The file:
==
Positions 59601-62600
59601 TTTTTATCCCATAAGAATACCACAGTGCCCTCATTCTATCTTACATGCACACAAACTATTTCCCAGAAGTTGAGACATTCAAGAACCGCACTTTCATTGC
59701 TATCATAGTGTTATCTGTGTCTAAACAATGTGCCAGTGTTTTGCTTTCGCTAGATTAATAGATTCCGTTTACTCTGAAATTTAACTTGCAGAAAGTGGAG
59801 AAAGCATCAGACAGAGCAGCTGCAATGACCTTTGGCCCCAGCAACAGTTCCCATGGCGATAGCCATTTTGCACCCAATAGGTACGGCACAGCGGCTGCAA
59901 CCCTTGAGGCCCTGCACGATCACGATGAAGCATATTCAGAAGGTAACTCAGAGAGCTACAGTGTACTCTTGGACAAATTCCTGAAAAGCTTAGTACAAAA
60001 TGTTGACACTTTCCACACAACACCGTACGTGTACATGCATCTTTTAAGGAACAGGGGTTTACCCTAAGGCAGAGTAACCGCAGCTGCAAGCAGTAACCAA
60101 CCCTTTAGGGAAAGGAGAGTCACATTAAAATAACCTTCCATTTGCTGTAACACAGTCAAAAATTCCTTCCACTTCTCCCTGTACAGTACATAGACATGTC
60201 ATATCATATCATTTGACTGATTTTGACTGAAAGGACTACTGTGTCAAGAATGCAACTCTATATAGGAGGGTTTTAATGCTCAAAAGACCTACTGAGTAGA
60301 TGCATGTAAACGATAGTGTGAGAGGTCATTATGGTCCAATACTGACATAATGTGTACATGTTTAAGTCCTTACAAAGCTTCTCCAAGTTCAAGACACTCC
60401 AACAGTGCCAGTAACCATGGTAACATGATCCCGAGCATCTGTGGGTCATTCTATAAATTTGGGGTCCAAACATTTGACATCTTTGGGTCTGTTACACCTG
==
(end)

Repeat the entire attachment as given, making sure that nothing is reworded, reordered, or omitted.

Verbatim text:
Positions 59601-62600
59601 TTTTTATCCCATAAGAATACCACAGTGCCCTCATTCTATCTTACATGCACACAAACTATTTCCCAGAAGTTGAGACATTCAAGAACCGCACTTTCATTGC
59701 TATCATAGTGTTATCTGTGTCTAAACAATGTGCCAGTGTTTTGCTTTCGCTAGATTAATAGATTCCGTTTACTCTGAAATTTAACTTGCAGAAAGTGGAG
59801 AAAGCATCAGACAGAGCAGCTGCAATGACCTTTGGCCCCAGCAACAGTTCCCATGGCGATAGCCATTTTGCACCCAATAGGTACGGCACAGCGGCTGCAA
59901 CCCTTGAGGCCCTGCACGATCACGATGAAGCATATTCAGAAGGTAACTCAGAGAGCTACAGTGTACTCTTGGACAAATTCCTGAAAAGCTTAGTACAAAA
60001 TGTTGACACTTTCCACACAACACCGTACGTGTACATGCATCTTTTAAGGAACAGGGGTTTACCCTAAGGCAGAGTAACCGCAGCTGCAAGCAGTAACCAA
60101 CCCTTTAGGGAAAGGAGAGTCACATTAAAATAACCTTCCATTTGCTGTAACACAGTCAAAAATTCCTTCCACTTCTCCCTGTACAGTACATAGACATGTC
60201 ATATCATATCATTTGACTGATTTTGACTGAAAGGACTACTGTGTCAAGAATGCAACTCTATATAGGAGGGTTTTAATGCTCAAAAGACCTACTGAGTAGA
60301 TGCATGTAAACGATAGTGTGAGAGGTCATTATGGTCCAATACTGACATAATGTGTACATGTTTAAGTCCTTACAAAGCTTCTCCAAGTTCAAGACACTCC
60401 AACAGTGCCAGTAACCATGGTAACATGATCCCGAGCATCTGTGGGTCATTCTATAAATTTGGGGTCCAAACATTTGACATCTTTGGGTCTGTTACACCTG